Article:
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Biochemical and biophysical research communications

Leucine methylation of protein phosphatase PP4C at C-terminal is critical for its cellular functions.


PMID 25130464

Abstract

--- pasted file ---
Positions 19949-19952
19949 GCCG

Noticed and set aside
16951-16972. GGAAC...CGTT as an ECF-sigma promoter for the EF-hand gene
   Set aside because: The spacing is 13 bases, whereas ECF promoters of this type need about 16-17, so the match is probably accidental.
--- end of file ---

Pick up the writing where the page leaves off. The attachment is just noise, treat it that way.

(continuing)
Protein phosphatase 4 (PP4) has been known to have critical functions in DNA double strand break (DSB) repair and cell cycle by the regulation of phosphorylation of its target proteins, such as H2AX, RPA2, KAP-1, 53BP1. However, it is largely unknown how PP4 itself is regulated. We examined the PP4C methylation on L307 at C-terminal by using methylated-leucine specific antibody. Then with PP4C L307A mutant, we explored that how nonmethylated form of PP4C affects its known cellular functions by immunoprecipitation, immunofluorescence, and DNA DSB repair assays. Here we show that PP4C is methylated on its C-terminal leucine residue in vivo and this methylation is important for cellular functions mediated by PP4. In the cells PP4C L307A mutant has significantly low activity of dephosphorylation against its known target proteins, and the loss of interaction between L307A PP4 mutant and regulatory subunits, R1, R2, or R3α/β causes the dissociation from its target proteins. Moreover, PP4C L307A mutant loses its role in both DSB repair pathways, HR (homologous recombination) and NHEJ (non-homologous end joining), which phenocopies PP4C depletion. Our results demonstrate the key site of PP4C methylation and establish the physiological importance of this regulation.